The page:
The Democratic Alliance wants Police Minister Nathi Mthethwa to brief Parliament on what the South African intelligence community knows about Muslim extremist activity in the country, according to Eyewitness News.
A year-long investigation by the Daily Maverick revealed that South African security agencies have been monitoring Al-Qaeda-linked training camps in South Africa for years.
According to the Daily Maverick report, the State Security Agency and the specialised police unit, Crimes Against the State, have been aware of the terrorist activity for years, but have taken no action against those allegedly involved.
Abie Dawjee, director of the Research and Information Network, believes that the Daily Maverick report is little more than a rehashing of a 2010 report that suggested there would be terror attacks at the Football World Cup, EWN reported.
Dajee was quoted by EWN as saying: “Government has the responsibility to show whether any activity related to terrorism has been uncovered or not. Unsubstantiated fear-mongering must be stopped.”
The Hawks have refused to respond to questions on the matter because they do not comment on on-going investigations, EWN reported.
According to the Daily Maverick, Operation Kanu, which was launched shortly after the 9/11 terrorist attacks, was a top secret investigation into extremist Muslim activities in the country. Despite evidence of secret military training camps, the operation was brought to an abrupt halt at the beginning of 2010 allegedly as a result of orders “from the top”.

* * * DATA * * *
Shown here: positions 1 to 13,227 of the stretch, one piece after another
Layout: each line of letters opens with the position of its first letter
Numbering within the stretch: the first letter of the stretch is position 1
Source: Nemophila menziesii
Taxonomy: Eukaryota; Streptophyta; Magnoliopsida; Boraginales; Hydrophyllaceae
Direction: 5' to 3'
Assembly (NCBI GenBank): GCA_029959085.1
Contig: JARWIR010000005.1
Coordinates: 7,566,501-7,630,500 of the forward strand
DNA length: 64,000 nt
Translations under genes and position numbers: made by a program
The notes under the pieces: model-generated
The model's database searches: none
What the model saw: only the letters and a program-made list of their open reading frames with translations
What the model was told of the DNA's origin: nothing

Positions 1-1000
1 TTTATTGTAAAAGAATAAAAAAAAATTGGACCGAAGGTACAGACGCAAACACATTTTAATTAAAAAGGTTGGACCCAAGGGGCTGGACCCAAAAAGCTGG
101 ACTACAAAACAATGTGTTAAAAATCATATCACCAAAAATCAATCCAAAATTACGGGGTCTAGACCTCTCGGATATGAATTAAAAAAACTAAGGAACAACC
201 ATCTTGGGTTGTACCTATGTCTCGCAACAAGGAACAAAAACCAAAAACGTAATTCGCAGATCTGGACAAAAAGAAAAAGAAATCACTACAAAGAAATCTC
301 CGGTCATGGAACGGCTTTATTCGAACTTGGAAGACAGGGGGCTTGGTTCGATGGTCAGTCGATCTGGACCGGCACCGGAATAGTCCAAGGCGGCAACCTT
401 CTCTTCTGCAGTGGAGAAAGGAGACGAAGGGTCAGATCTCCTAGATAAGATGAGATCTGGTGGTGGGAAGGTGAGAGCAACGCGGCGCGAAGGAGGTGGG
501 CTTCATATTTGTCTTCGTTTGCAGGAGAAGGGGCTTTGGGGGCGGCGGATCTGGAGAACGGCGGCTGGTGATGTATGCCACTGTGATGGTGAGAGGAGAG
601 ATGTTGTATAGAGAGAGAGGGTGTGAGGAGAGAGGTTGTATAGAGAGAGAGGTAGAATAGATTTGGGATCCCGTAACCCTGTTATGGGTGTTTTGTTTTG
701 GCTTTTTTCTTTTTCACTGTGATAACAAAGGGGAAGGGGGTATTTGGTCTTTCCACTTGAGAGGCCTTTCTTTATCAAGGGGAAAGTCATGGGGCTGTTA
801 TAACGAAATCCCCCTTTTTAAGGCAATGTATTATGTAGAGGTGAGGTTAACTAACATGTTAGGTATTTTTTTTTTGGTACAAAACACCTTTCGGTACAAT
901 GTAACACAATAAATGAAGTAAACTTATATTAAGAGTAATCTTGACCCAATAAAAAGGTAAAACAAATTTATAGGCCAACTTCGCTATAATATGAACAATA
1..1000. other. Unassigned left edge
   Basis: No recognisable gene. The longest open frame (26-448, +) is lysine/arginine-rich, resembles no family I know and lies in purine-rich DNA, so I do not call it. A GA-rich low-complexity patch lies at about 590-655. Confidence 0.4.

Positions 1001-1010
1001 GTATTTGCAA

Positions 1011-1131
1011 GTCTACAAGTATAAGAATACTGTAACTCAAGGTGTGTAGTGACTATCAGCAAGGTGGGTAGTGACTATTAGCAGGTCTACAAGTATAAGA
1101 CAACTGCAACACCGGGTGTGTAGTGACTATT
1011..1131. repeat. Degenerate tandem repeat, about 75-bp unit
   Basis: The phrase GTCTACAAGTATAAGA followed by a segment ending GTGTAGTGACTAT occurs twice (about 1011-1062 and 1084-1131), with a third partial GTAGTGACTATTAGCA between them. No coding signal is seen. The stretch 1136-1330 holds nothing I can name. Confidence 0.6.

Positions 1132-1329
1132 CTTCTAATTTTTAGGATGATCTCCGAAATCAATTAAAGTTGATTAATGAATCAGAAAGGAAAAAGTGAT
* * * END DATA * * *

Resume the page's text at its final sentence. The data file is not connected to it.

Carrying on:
Activity was initially monitored at a farm near Vlakplaas, the former base of Apartheid hit squads, then at a farm called Greylock in the Klein Karoo, and finally at a new development along the Garden Route called Tsitsikamma Coastal Golf Estate.
The family at the centre of the investigation – a well-known Muslim family that immigrated to South Africa from Pakistan in the early 1990s, the Dockrat family – has been on terrorist watch-lists since 2007.
In 2007, the US linked financial transactions coming out of South Africa that appeared to benefit Al-Qaeda to Junaid Ismail Dockrat and his cousin Farhad Ahmed Dockrat. At the time, the South African government blocked attempts by the US to have the brothers designated terrorists by the UN Security Council’s Al-Qaeda and Taliban Sanctions Committee, the Daily Maverick reported.
According to the Daily Maverick, the British and US intelligence agencies, which have been frustrated by South Africa’s inaction against perceived international terror threats, have been putting pressure on South Africa to act against terrorist threats ever since it emerged that Operation Kanu had come to a standstill.
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